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I am confused with one question. I've been self-studying English for several time. But I've thought about does possessives have sneaky apects. Some days ago I faced with double possessive so I made decision to find out more information about them. I've found one explanation:

"When you’re talking about inanimate objects—objects that aren’t alive, such as “the United Kingdom”—you can’t use a double possessive. According to The New Fowler's Modern English Usage, for a double possessive to be legal, the object of the preposition “of” has to be “definite and human.” In other words, it’s fine to say, “a friend of my uncle’s” but not “a friend of the museum’s.” You have to say, “a friend of the museum.” However, according to this rule, it would be OK to say, “He's a friend of a friend’s,” but we’ve all heard the common expression “a friend of a friend.” I guess double possessives don’t always work".

Why people use this kind of grammar strucure. And when is it necessary to use double possesssives? I've cleared this question up slightly by making a little research:

"For example, if you attempt to avoid the double possessive and say something like "This is Marie's portrait," you end up with an ambiguous sentence that could mean you are looking at a portrait of Marie or a portrait that is owned by Marie. You can fix the problem by substituting one of two sentences depending on what you mean. If you mean Marie owns the portrait, then the double possessive makes it clear: "This is a portrait of Marie's." On the other hand, if it is a lovely rendering of Marie, "This is a portrait of Marie" will serve you well".

Additionally, natives never use it in formal conversation. Are there any other aspets to clarify? For instance, if we are talking about thing which belongs to my friend we might say:

  1. This is a book of my friend.
  2. This is my friend's book.
  3. This is a book of my friend's.

But native would never say:

  1. This is a book of the .... University library's.

Am I right?

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    The person who wrote the explanation about a friend of a friend was confused. It doesn't work because a friend is indefinite, so it's not really an exception. – snailcar Mar 10 '17 at 13:03
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    I might say "a book of the University Library's", though I'd more likely say "one of the University Library's books"; but I'd never say "a book of the University Library". And I'd never say "a book of my friend", though I might say "a book of my friend's". – StoneyB Mar 10 '17 at 13:03
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    @StoneyB I believe that "a book of X" generally means "a book related to the subject X". And it's very uncommon to interpret "a book of X" to be "X's book". It might sound odd, but it's not impossible, IMO. Fowler usage guide, though I no longer am a fan of that book due to the fact that it lacks a lot of info in some cases, does comment about it. And it said the genitive that occurs in of phrase must be a definite and human entity. So does Quirk et al. says. In quirk et al, "a must of the ship's" is marked as incorrect. (cont...) – Man_From_India Mar 11 '17 at 5:59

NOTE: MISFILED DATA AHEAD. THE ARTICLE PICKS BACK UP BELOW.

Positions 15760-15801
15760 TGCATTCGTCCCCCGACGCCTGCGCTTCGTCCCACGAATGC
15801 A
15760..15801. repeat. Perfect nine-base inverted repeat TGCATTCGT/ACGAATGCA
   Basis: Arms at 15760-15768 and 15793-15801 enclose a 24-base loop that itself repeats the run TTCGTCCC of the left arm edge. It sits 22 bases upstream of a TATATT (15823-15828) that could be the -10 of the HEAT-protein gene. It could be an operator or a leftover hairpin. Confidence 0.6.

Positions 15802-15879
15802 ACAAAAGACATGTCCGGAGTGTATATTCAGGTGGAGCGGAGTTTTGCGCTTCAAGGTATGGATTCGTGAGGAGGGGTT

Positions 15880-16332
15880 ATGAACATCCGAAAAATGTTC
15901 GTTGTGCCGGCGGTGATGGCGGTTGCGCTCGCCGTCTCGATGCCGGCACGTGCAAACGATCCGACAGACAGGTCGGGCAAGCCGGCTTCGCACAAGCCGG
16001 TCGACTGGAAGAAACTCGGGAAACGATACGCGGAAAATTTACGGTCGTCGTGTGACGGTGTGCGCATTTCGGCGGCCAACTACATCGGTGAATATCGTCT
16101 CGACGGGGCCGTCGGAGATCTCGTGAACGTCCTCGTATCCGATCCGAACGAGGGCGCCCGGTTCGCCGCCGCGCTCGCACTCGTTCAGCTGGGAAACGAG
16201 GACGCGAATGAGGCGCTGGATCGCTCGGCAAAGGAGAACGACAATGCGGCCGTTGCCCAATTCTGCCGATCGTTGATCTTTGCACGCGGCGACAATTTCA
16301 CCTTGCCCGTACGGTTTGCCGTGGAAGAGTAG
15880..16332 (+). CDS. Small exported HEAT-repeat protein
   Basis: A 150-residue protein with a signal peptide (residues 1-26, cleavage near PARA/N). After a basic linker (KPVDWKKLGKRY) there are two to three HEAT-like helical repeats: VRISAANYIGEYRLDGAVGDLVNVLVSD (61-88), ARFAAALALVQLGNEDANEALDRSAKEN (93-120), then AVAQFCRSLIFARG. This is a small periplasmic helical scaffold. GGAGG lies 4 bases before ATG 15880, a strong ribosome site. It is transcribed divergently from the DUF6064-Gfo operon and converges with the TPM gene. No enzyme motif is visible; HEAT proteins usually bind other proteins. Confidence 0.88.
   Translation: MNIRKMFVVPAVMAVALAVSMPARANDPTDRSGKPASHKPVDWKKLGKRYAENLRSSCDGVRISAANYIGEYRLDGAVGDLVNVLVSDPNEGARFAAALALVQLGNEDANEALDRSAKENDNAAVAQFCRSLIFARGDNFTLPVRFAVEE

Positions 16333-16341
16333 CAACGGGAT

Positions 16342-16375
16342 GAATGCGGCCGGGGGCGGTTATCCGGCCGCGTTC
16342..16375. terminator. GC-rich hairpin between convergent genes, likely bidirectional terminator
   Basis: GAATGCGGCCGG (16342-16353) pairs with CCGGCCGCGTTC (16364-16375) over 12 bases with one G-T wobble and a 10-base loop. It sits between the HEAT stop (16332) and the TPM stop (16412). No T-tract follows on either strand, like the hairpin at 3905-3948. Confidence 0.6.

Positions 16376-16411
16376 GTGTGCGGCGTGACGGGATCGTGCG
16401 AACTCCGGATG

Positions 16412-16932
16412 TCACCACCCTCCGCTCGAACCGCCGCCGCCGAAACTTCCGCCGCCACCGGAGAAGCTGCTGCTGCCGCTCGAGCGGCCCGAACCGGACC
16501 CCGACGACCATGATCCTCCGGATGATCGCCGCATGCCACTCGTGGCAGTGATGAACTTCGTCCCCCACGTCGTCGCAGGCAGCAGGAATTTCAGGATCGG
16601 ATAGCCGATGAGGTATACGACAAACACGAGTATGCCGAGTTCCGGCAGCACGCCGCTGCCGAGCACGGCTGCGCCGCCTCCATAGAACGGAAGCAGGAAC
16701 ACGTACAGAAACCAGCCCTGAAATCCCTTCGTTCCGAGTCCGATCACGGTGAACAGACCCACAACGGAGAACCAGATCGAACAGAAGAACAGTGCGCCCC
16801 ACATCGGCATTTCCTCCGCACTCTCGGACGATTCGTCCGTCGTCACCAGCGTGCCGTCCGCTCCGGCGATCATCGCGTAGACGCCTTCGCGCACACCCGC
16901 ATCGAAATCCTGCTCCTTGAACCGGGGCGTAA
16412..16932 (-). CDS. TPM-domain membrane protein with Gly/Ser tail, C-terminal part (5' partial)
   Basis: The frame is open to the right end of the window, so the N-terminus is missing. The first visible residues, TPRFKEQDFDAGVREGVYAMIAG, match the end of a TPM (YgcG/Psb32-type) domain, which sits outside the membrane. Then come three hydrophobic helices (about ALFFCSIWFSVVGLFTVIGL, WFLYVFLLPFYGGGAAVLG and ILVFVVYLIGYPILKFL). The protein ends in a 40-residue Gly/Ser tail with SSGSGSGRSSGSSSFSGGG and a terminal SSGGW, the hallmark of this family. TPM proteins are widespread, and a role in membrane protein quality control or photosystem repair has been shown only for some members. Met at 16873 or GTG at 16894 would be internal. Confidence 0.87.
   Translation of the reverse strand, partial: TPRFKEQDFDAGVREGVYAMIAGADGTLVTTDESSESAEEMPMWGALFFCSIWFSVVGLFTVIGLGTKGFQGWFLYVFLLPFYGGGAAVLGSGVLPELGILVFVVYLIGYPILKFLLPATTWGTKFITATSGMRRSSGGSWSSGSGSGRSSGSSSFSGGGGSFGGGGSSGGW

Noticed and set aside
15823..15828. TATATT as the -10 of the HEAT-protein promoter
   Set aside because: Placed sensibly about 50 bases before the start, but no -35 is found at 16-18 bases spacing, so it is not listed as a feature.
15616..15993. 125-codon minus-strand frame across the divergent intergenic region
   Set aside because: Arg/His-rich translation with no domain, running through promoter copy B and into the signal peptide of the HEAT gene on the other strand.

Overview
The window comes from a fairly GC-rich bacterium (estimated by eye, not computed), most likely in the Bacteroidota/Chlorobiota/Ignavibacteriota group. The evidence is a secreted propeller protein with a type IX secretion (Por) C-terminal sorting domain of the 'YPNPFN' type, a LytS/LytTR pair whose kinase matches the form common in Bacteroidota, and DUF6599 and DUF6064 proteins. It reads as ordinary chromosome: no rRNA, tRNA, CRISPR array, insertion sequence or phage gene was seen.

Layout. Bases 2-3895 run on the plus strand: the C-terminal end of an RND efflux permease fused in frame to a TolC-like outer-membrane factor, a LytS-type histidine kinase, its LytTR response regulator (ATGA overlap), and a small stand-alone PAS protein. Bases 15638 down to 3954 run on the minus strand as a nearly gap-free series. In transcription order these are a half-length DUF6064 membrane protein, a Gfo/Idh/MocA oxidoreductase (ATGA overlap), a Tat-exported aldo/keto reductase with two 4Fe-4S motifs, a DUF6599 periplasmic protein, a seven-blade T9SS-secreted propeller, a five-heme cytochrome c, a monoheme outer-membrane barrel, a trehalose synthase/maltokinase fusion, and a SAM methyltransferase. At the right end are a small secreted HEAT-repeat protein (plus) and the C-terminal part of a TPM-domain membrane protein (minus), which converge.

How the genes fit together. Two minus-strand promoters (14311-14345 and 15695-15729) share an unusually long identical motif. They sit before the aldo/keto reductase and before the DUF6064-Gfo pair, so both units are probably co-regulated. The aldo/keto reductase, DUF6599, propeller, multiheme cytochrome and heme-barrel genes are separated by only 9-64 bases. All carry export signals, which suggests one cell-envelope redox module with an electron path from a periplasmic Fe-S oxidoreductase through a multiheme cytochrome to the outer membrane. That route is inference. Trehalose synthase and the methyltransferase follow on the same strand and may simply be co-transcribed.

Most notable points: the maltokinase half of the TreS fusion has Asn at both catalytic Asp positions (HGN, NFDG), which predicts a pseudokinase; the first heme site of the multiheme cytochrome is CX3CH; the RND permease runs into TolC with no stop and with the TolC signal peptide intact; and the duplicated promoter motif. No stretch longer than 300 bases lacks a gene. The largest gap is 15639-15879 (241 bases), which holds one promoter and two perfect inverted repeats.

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    (cont...) So I wonder how "a book of the University Library's" is correct. How does "a mast of the ship's" sound to you? Is there any chance of BrE vs AmE difference? – Man_From_India Mar 11 '17 at 5:59
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    @Man_From_India Oh, there's places it would fall naturally: "When the seas rose he clung to whatever mast of the ship's he could reach." – StoneyB Mar 11 '17 at 16:12
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Actually, English is more flexible than the definition you quote from 'New Fowler's'.

You can impute possession to any object, even if the possessor is not human, but this normaly is not done because describing posession is normaly done only in a legalistic way, and in (human) law, humans have ownership but animals and inanimate objects don't.

Modern useage has moved beyond that; corporations (which are not human) can own things too, so any organization that could be seen as or described as a corporation (such as a library, a museum, a bank, a charity, or a government) could all technically be a possesor under this view.

And beyond that, you can imply possession by something even if in law it has no ability to own something else. For example, I can talk about my brother's wife's dog's toy. The dog may not have any standing in law, but the dog may still consider the toy 'hers'.

English can also be used in unusual ways for artistic purposes. You might write a poem about the fleas which own (live on) the cat who owns you (lives in your house). You would be the flea's cat's servant, who lives to provide food for the cat, who in turn provides blood to the fleas.

  • Thank you for the explenation of the first part of my question. Would you mind interpretting me why I couldn't say "a book of my friend"? Are there only two ways of expressing the same thing: "my friend's book" or "a book of my friend's"? – Anthony Voronkov Mar 11 '17 at 22:54
  • On this site I have received a response that included following information: "Joe is a friend of Pete" and "Joe's a friend of Pete's". And It conveys "inverce possession". – Anthony Voronkov Mar 11 '17 at 23:22
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    @AnthonyVoronkov: I probably would use either 'my friend's book' or possibly 'a book owned by my friend'. 'A book of my friend's' is not grammatically incorrect, but it sounds a little clumsy to me when I read or say it. – Mark Ripley Mar 12 '17 at 10:23

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